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Delaware analysts improve budget outlook, but deficit still lies in FY21

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Delaware’s non-partisan budget analysts slightly improved the outlook for revenues in their May report, but a deficit of nearly $500 million still lies ahead for lawmakers to close. | DBT FILE PHOTO

DOVER – State fiscal analysts improved their outlook for the end of fiscal year 2020 on Thursday, revising their revenue estimates to finish with a $39.1 million surplus and leaving Gov. John Carney to fill a deficit of $491.6 million in next year’s budget.

While it’s an improved position from the April report, which was estimating a $748.7 million deficit to start the next fiscal year on July 1, it’s still a stark turn from December when the Delaware Economic and Financial Advisory Council (DEFAC) estimated that the state would enjoy a $246 million surplus.

“We overshot. The behavior of taxpayers was a little bit different than what we thought it would be,” Delaware Finance Secretary Rick Geisenberger said Thursday, explaining that analysts added back about 21% of the revenue they thought would be lost in April and March.

How that deficit is closed isn’t something that DEFAC, a non-partisan group of business and community leaders, academics, and government professionals that sets the state’s official revenue estimates, is tasked to consider, but the state does have reserve funds in tow for such an emergency.

Delaware Office of Management and Budget Director Mike Jackson noted that the state’s $126.3 million budget stabilization fund, a savings account created under Carney’s watch as a budget stopgap, will likely be a part of the solution to fill the FY 2021 deficit.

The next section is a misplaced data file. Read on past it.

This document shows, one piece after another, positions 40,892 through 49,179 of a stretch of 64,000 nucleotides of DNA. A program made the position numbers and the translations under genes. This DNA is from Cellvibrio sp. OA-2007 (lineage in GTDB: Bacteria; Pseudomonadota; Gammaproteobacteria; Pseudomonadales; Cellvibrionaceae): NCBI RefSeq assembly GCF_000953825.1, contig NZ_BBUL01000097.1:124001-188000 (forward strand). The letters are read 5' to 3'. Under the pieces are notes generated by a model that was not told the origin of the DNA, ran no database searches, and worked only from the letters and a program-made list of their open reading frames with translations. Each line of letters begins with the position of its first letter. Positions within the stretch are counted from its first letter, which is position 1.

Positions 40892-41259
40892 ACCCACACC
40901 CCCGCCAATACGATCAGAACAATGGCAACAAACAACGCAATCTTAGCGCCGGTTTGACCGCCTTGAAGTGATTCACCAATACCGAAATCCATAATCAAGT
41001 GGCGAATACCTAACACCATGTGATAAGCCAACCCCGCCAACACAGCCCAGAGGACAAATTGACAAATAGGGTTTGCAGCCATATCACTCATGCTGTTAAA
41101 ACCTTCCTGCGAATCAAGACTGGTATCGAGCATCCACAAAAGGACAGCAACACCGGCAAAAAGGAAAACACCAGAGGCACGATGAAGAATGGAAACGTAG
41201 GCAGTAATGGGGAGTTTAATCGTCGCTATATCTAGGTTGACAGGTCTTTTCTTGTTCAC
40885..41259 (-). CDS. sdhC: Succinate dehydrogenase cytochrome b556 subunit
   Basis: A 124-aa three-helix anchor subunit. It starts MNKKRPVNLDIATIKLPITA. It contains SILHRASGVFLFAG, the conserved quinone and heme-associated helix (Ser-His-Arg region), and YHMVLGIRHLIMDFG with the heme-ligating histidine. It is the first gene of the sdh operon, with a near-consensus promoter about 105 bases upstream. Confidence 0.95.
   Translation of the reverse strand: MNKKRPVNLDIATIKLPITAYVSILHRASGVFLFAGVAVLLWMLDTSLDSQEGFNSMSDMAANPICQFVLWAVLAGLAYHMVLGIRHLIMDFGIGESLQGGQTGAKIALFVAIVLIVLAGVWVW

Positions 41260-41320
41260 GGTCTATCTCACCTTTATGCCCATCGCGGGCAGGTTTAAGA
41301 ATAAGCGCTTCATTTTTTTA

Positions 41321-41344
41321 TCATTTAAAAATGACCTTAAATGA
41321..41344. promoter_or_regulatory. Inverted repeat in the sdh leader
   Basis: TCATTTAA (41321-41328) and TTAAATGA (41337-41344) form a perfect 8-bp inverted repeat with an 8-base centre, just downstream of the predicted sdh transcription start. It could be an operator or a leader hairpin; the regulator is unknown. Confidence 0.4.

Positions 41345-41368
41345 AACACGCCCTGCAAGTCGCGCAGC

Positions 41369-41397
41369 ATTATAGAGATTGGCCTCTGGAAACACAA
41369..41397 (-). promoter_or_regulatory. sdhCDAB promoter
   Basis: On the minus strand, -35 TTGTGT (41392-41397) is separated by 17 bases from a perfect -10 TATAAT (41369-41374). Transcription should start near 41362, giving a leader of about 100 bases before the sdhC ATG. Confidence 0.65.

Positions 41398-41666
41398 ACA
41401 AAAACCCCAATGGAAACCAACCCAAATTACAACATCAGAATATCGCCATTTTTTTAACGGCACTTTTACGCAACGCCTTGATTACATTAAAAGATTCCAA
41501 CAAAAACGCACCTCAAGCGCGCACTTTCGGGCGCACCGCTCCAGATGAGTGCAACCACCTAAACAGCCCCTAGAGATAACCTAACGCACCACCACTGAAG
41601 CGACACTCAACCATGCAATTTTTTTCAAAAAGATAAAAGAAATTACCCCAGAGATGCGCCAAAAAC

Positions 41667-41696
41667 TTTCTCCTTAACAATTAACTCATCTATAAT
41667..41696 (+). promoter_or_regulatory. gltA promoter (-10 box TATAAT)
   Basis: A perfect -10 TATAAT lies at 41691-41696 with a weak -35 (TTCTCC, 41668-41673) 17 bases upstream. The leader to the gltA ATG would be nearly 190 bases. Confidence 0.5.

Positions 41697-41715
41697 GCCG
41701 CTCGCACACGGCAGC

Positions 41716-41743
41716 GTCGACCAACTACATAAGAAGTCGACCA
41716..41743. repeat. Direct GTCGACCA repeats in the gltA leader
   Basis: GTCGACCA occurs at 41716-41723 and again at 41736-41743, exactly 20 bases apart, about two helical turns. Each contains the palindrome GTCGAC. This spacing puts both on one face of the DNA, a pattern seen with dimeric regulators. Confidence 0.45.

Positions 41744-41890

Jackson previously told Delaware Business Times that the state would avoid drawing from its “rainy day” Reserve Fund until all other options were exhausted. The coffers of the state’s rainy day fund is one of the factors taken into consideration by bond rating agencies, and Delaware currently holds the highest rating level at all agencies.

Carney said in an April press conference that he was not yet considering layoffs or furloughs for state employees to help close the budget gap but conceded that “we’re going to have to take whatever measures are necessary to close the gap.”

Under state law, Delaware’s operating budget cannot appropriate any more than 98% of predicted revenue. Meanwhile, more than 60% of Delaware’s state expenditure is on core programs like public education, social services, and Medicaid.

Notably, $1.25 billion in federal stimulus funds for the state, shared with New Castle County, cannot be used to replace lost revenue, according to the terms of the legislation approved by Congress. The fund can reimburse states and municipalities for expenses related to the pandemic response effort.

DEFAC Chairman Michael Houghton asked how New Castle County expected to spend $323 million prior to the end of 2020, to which Jackson, of OMB, replied that state officials were working on a partnership to share some of the costs of programs put into place.

Geisenberger noted that much of the stimulus funds would be used to bolster the state’s Unemployment Trust Fund, which has paid out $91 million in claims during the crisis to May 16 – nearly double all of last year’s payments – and could be exhausted by the end of June. If that happens, the state will have to seek a loan from the federal government to continue to keep the assistance flowing.

“We obviously don’t want to have a huge loan that results in a large tax increase on all Delaware workers at the end of this, which is what happened after the last Great Recession,” he said. “We had to raise taxes at the exact wrong time.”

By Jacob Owens


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